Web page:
Solar, wind, and other renewable energy technologies have the potential to mitigate climate change, secure America’s energy independence, and create millions of green jobs. In the absence of a price on carbon emissions, however, these long-term benefits will not be realized without near-term policy support for renewables. This Article assesses the efficiency of federal tax incentives for renewables and proposes policy reform to more cost-effectively promote renewable energy through capital markets and crowdfunding.

Federal support for renewable energy projects today comes primarily in the form of tax incentives such as accelerated depreciation and, critically, tax credits. Empirical evidence reveals ...


Global Environmental Law At A Crossroads: Introduction, Robert V. Percival, Jolene Lin, William Piermattei Jan 2014

Global Environmental Law At A Crossroads: Introduction, Robert V. Percival, Jolene Lin, William Piermattei

Faculty Scholarship

No abstract provided.


Regulating Imports Into Rggi: Toward A Legal, Workable Solution, Shelley Welton, Michael Gerrard, Jason Munster Jan 2013

Regulating Imports Into Rggi: Toward A Legal, Workable Solution, Shelley Welton, Michael Gerrard, Jason Munster

Faculty Scholarship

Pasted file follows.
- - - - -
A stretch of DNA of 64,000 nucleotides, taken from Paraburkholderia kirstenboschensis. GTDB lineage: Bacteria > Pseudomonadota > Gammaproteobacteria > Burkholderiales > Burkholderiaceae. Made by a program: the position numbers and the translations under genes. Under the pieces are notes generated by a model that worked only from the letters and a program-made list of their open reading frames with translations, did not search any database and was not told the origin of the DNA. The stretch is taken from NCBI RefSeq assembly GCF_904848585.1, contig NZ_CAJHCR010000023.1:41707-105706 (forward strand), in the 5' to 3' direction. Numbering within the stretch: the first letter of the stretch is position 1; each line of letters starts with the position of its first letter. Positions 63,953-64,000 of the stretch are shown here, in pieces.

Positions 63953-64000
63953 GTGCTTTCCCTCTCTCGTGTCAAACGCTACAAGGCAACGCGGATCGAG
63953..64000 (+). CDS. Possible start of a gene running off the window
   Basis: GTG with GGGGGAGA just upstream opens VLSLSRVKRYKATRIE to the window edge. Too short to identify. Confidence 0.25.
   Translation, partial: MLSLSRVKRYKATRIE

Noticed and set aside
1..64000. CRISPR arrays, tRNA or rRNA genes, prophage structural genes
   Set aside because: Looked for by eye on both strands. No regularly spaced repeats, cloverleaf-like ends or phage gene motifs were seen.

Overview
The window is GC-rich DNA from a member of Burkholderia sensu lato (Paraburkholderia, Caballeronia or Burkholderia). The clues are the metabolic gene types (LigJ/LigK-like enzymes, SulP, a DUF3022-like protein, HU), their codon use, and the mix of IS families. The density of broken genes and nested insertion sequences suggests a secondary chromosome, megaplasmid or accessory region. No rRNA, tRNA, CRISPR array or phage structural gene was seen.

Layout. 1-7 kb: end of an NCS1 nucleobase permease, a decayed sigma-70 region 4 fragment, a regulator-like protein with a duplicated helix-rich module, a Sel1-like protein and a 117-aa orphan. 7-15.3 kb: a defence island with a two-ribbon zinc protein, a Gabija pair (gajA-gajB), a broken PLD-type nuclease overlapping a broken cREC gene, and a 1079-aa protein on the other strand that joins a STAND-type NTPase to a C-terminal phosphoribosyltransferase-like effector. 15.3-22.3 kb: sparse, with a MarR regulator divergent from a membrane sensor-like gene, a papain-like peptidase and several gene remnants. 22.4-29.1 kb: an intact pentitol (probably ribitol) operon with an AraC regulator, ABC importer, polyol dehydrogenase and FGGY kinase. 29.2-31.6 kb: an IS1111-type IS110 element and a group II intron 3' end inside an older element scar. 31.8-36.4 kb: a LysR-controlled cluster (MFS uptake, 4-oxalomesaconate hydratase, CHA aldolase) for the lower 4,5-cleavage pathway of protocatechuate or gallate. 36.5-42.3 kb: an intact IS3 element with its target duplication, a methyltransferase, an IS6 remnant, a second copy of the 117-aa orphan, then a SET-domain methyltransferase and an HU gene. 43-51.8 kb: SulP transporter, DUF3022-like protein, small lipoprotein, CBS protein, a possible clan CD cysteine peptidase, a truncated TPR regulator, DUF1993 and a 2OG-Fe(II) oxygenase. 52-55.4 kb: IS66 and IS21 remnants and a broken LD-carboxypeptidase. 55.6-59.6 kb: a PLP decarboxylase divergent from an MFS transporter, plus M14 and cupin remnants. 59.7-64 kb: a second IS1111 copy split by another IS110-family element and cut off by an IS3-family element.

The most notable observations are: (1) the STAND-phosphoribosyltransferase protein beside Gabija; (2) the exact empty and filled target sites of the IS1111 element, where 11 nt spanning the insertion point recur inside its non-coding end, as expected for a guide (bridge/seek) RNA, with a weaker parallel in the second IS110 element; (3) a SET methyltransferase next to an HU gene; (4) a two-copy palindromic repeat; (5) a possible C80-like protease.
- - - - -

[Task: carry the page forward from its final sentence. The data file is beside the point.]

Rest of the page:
This white paper evaluates the legal workability and constitutionality of what is frequently considered the most feasible mechanism for RGGI to use in regulating imports: an obligation on RGGI “load serving entities” (LSEs) – those companies responsible for supplying electricity to end-use customers – to purchase allowances to account for the emissions associated with the electricity they sell that is imported. Ultimately, although there are many design complexities yet to be worked out, we find that an LSE-centered approach could present a viable pathway forward for RGGI states’ regulation of imports. It is likely to create long-term price signals about the value ...


Courts Uniformly Support Climate Science And Scientists, Michael Gerrard Jan 2013

Courts Uniformly Support Climate Science And Scientists, Michael Gerrard

Faculty Scholarship